Donna’s Vidalia Onion Tarte Tatin

Posted in John's Current Blog on July 19, 2015

Savannah, Georgia; July 19, 2015 I’ve written about sweet onions on the blog before, but it’s been quite a few years since I made this marvelous tarte that my friend Donna contributed for my second book, The New Southern Cook. (My “son” Scot Hinson has signed copies at his General Store, PW SHORT, in Savannah. Phone 912 484-2840.) What inspired me was my new neighbor, who left this bag of Vidalias on my stoop. When he was moving in, I took him some beer and Coca-Cola. His father, it turns out, is the Mayor of Vidalia. Though you can store sweet onions tied up in panty hose, with knots between each onion, I went ahead and cooked them all. First, I made some relish (ground about 2 pounds with some red bell peppers, added a little sugar and a cup of vinegar and some spices and let it boil down thick before adding to sterile jars and processing them in a boiling water bath for 10 minutes.)

Here’s what I wrote back in 1994, when I was working on the book (has it really been 21 years?!):

Vidalia Onion Tarte Tatin

You should see my red-headed friend Donna Skill on a bright spring day: she is the very essence of the season, sunny and cheery, befreckled and frolicsome. One lovely day in late April while I was working on this book, she dropped by to see me. “I’ve been making Tarte Tatin with Vidalia onions,” she told me. “Use frozen puff pastry from the grocery store and you’ll have housewives all over the country making it. It’s wonderful as a vegetable dish or as a first course now that the onions are in.”

Sweet onions are available throughout the country now in the late spring and early summer. They don’t have to be Vidalia or Wadmalaw from the South, but be sure to use a sweet hybrid. You’ll need to start this recipe several hours before you plan to serve it. Sweet onions are so much juicier than white or Spanish onions; it takes a long time for the juices to cook out. If you’ve got the time, you should really cut them the day before you plan to use them in this recipe to let them air-dry. Don’t worry if they turn a little dark; they’re going to brown in the tart anyway.

2-1/2 pounds of sweet onions such as Vidalias, Wadmalaws, Texas 1015s, Walla Wallas, or Mauis

8 tablespoons (1 stick) butter

1/2 cup sugar

1 sheet puff pastry (see text below)

1  teaspoon chopped fresh thyme leaves

1/2 cup chopped scallions (white and green parts)

1 chopped shallot

Ahead of time if possible (as much as a day before), slice the onions in half vertically, then slice off the tops. Slice the bottoms,  leaving a hint of the tough base above the roots to help hold the onion together. Peel the onions. Place on a cloth or paper towel over some newspaper and allow to air dry. (Here’s a photo from my Instagram page.)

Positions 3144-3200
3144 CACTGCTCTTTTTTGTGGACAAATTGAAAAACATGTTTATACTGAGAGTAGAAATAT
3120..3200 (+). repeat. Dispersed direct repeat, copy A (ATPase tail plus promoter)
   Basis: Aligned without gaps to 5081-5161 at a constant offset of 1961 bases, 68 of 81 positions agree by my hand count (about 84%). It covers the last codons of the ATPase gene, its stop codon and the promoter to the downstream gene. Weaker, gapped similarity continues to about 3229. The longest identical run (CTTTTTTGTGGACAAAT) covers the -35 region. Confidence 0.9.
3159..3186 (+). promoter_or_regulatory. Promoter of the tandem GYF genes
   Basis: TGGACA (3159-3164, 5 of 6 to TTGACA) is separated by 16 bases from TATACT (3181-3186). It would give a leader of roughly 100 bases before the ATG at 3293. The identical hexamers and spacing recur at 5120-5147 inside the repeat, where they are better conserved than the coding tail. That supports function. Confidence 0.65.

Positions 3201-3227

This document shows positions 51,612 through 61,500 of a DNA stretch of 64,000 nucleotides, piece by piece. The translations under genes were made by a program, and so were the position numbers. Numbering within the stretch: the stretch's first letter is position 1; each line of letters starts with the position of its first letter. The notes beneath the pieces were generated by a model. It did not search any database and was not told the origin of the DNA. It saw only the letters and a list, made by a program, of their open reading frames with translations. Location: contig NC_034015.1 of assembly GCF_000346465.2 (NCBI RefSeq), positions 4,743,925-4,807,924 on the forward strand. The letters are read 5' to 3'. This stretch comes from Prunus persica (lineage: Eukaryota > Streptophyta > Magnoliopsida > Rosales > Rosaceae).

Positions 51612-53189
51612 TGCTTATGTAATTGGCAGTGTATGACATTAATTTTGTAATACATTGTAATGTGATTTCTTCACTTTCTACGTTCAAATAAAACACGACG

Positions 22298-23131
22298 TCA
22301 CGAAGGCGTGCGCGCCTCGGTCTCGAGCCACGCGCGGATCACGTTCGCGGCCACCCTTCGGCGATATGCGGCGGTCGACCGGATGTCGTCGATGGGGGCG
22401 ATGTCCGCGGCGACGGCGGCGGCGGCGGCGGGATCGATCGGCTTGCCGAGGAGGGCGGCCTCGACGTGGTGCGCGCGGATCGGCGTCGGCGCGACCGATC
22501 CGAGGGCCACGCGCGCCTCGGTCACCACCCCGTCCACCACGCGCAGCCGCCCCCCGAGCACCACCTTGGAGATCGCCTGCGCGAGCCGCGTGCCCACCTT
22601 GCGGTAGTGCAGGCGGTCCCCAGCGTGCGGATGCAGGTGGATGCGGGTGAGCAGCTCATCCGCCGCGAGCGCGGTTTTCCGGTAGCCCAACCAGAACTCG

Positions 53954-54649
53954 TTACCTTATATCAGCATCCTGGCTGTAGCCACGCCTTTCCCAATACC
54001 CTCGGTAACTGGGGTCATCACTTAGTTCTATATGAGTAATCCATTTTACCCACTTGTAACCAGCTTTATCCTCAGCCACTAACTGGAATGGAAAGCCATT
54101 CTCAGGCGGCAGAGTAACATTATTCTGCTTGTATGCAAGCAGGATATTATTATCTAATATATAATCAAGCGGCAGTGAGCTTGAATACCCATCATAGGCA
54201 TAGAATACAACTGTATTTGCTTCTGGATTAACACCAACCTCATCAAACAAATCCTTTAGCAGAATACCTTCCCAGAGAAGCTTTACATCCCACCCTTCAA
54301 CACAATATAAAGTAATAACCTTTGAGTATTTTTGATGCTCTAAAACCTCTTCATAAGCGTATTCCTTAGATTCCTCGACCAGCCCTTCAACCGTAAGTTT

In a 10-inch cast iron skillet, melt the butter, add the sugar, and remove from the heat, stirring to mix well. Place the onions, root ends down and curved edges touching the outside of the pan. Shove the onions into the pan, cramming it full. You should have enough to tightly pack the skillet.

Place the skillet over medium heat and cook until bubbles appear. Turn down the heat a bit and continue to cook until most of the liquid has cooked out of the onions and they begin to collapse. It will take anywhere from 1-1/2 to 3 hours, depending on how juicy your onions are and how high the heat. You must not stir the onions, because you want them to stay in place, but it is okay to shake the pan a little bit. I turn the skillet around on the eye several times while it is cooking to be sure there are no hot spots. Remove the pan from the heat the moment that the remaining sugar in the bottom of the pan caramelizes. Tilt the pan slightly to be sure that there is no clear liquid left.

Preheat the oven to 400 degrees F and take the puff pastry out of the freezer to thaw. Several manufacturers make a 17-1/4-ounce package that contains two frozen sheets. They take about 20 minutes to thaw. After they have thawed, remove one of the  sheets and wrap the other well in its original covering, then a layer of aluminum foil. Refreeze immediately.

Dust a counter and rolling pin well with flour and place the thawed sheet of puff pastry on the counter. Sprinkle the pastry with the thyme leaves and roll it out so that it forms a circle about 12 inches in diameter.

Sprinkle the chopped scallions and shallot all around the sweet onions in the pan, then lift up the puff pastry sheet and place it down on top of the onions. Let it sit for a moment, then press it down over the onions and down the sides between the onions and the sides of the skillet. I u, se a silicone spatula to slide the pastry down under the onions, working around the circle and letting the pastry fold under itself.

Place the tart in the oven and bake for 30 minutes, or until golden brown. Remove to a rack to cool.

To serve, invert a large plate over the skillet. Invert the skillet and lift it from the tart. Slice carefully with a serrated bread knife and serve.

Serves 8 to 10.

Debbie Recommends: A fruity white Côtes du Luberon will add an earthy touch.

P.S. You may note that the onions are VERY LARGE. Because we were only four for dinner last night, I cut the recipe by a third and used a 7″ skillet. It worked perfectly.

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